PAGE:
Seventy years ago today, following the devastation of the Second World War, the diplomatic conference of the International Committee of the Red Cross adopted the Geneva Conventions – also known as the laws of war. The Conventions describe how, in times of war, nations should treat the wounded and sick, the shipwrecked, prisoners of war, and civilians. They have been signed by every country in the world.
It was a highpoint in multilateralism, a miracle of international consensus regarding the sanctity of human life and dignity in war. Such a thing is hard to imagine today, and because it is, it bears recalling how much we still need it.
Contempt breeds contempt, and this increasing tendency to flout the law prompts others to do the same – even those we don’t typically regard as rogue states.
Wars today are more numerous, complex, protracted and violent than before. They kill more civilians, and are harder to resolve. They involve more armed groups, and these groups are often radicalised and loosely structured, making them hard to deal with.
Most conflicts now are internal – fought between the armed forces of a national government and one or more non-state armed groups. The Geneva Conventions were written for international armed conflicts. But they contain some rules for non-international conflicts, and many states have also signed an “optional protocol” on the protection of civilians in non-international armed conflict. Moreover, many of the Convention’s provisions are now regarded as customary international law, applicable in all conflicts.
So the Conventions aren’t quite fit-for-purpose now, but nonetheless, the value of having something that even partially regulates today’s complex, brutal and intractable wars should hardly need stating.
The other reason the Geneva Conventions are so critical today is that we appear to be perilously close to the brink of another major international armed conflict. And this is just the type of conflict for which the Conventions were developed.
Last month, Iran seized a British-flagged oil tanker in the Strait of Hormuz, the waterway connecting the Persian Gulf with the rest of the world. It was a response to the UK’s earlier seizure of an Iranian tanker off the coast of Gibraltar. The UK has accused Iran of state piracy, and Iran has accused the UK of supporting the “economic terrorism” of the US. All this followed attacks on multiple tankers in the Strait of Hormuz in the preceding months, which in turn followed the US’s withdrawal from the Iran nuclear deal and imposition of crippling sanctions on Iran.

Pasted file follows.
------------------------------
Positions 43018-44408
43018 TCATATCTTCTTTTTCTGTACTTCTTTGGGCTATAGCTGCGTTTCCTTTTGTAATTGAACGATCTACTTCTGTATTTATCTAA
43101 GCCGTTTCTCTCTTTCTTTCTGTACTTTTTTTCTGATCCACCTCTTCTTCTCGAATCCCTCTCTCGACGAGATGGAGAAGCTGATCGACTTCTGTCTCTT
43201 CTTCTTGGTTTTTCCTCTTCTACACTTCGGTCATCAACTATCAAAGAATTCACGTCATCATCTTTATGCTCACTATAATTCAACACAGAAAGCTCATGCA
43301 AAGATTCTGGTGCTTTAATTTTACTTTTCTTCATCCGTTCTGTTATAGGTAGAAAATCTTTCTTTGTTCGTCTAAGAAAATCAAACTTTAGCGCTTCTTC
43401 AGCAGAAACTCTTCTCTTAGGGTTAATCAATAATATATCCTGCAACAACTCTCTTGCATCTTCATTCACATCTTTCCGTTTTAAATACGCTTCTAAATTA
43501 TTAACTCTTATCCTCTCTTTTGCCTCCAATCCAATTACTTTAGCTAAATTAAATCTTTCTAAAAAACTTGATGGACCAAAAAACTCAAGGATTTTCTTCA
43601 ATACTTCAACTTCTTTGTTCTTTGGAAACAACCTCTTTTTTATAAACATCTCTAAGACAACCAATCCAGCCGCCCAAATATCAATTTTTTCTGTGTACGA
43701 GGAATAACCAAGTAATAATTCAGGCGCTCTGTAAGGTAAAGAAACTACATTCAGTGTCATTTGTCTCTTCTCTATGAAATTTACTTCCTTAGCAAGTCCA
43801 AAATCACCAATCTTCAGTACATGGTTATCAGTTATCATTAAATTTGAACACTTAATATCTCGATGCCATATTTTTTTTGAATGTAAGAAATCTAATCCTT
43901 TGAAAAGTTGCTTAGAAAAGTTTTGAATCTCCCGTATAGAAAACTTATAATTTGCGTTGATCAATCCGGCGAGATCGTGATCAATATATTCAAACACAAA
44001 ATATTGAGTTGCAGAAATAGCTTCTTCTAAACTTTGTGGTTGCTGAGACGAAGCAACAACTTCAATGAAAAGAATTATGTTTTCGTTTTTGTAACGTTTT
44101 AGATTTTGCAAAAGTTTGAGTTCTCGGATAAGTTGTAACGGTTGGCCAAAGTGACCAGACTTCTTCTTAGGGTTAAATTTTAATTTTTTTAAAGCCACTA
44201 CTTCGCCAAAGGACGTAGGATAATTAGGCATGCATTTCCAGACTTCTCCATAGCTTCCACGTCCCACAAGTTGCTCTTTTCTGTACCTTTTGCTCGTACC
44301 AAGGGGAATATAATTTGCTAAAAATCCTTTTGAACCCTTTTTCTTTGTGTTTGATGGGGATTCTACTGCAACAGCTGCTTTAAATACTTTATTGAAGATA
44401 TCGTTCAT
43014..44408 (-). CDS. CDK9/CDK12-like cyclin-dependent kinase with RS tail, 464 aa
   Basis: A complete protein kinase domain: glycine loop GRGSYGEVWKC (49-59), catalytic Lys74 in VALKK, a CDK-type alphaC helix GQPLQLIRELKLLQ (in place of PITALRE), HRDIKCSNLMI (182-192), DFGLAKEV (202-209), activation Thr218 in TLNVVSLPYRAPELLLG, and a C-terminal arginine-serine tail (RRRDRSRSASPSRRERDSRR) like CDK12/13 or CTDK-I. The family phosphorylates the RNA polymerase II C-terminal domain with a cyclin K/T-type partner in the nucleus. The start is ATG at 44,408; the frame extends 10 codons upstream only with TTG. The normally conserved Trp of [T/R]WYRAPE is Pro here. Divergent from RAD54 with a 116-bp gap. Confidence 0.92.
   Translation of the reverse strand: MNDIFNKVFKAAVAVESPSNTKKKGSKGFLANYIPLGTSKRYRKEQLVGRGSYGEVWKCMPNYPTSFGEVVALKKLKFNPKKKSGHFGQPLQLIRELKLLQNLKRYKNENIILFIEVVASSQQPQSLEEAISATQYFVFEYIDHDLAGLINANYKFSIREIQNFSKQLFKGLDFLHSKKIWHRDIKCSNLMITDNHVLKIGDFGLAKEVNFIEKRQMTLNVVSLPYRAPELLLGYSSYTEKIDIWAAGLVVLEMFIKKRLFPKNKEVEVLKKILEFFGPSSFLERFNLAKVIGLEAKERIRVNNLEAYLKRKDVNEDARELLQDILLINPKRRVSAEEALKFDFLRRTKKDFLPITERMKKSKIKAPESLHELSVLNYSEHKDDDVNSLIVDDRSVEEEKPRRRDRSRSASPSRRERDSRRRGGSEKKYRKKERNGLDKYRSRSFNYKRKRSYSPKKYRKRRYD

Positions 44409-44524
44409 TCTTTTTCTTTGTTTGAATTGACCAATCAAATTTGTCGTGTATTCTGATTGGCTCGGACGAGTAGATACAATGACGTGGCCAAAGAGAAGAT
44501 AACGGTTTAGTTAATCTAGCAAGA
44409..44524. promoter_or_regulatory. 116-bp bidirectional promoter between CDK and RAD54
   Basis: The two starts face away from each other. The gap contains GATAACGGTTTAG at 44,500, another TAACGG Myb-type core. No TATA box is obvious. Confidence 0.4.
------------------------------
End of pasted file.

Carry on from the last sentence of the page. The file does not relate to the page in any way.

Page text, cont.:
The US is now leading a maritime security mission in the Gulf, which the UK has also just joined. The US has deployed fighter planes and troops, and the UK has sent warships. The US has warned that any attack by Iran will be met with “overwhelming force”. One commentator warned recently that such a conflict could be one of the worst in history.
If such events were to unfold, we’d be comforted to know there are rules that apply.
But herein lies the problem. Just when we need them most, international law – and indeed the whole idea of an international legal order – is being eschewed.
In Syria, Yemen, Myanmar and elsewhere, parties to conflicts are violating the rules of war with a complete lack of regard for any prospect of being held to account.
Contempt breeds contempt, and this increasing tendency to flout the law prompts others to do the same – even those we don’t typically regard as rogue states. In 2018 the US, UK and France bombed Syrian chemical weapons facilities without any legal authority, and the illegality of the attack went virtually unnoticed by world leaders. In June this year, the US reportedly came within minutes of attacking Iran in response to the shooting down of a US drone – it was aborted, but the question of whether it would have been legal didn’t feature.
And this reflects another trend, and that’s the movement we’re seeing around the world away from multilateralism.
The election of Boris Johnson, Trump, Brexit, the success of nationalist parties in different parts of the world and the withdrawal of states from major international agreements – all point to a general eschewal of a regulated international order, in which nations cooperate for the greater good, in favour of an anarchic free-for-all in which nations do as they please.
This shift has huge implications for international law, because belief in the value of multilateralism and willingness to abide by international rules go hand-in-hand. A belief in the primacy of national interests sits awkwardly with the notion that states should work together to ensure that civilians are protected in wars everywhere.
In the preamble to the 1949 Geneva Conventions, contracting states affirmed their “earnest wish to see peace prevail among peoples”. They affirmed the importance of protecting victims of conflict, and of the Conventions being applied in all circumstances to all people. On the occasion of the 70th anniversary, with peace enjoyed by fewer people than in 1949, victims less protected and a political movement that seems to have forgotten the importance of the rule of law altogether, it’s more important than ever to ensure these laudable commitments by the Convention signatories are not forgotten.